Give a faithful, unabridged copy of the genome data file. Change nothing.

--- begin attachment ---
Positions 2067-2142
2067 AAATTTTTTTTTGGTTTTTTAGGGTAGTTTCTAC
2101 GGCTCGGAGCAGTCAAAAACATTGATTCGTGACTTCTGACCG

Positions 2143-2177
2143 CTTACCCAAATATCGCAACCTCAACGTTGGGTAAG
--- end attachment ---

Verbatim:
Positions 2067-2142
2067 AAATTTTTTTTTGGTTTTTTAGGGTAGTTTCTAC
2101 GGCTCGGAGCAGTCAAAAACATTGATTCGTGACTTCTGACCG

Positions 2143-2177
2143 CTTACCCAAATATCGCAACCTCAACGTTGGGTAAG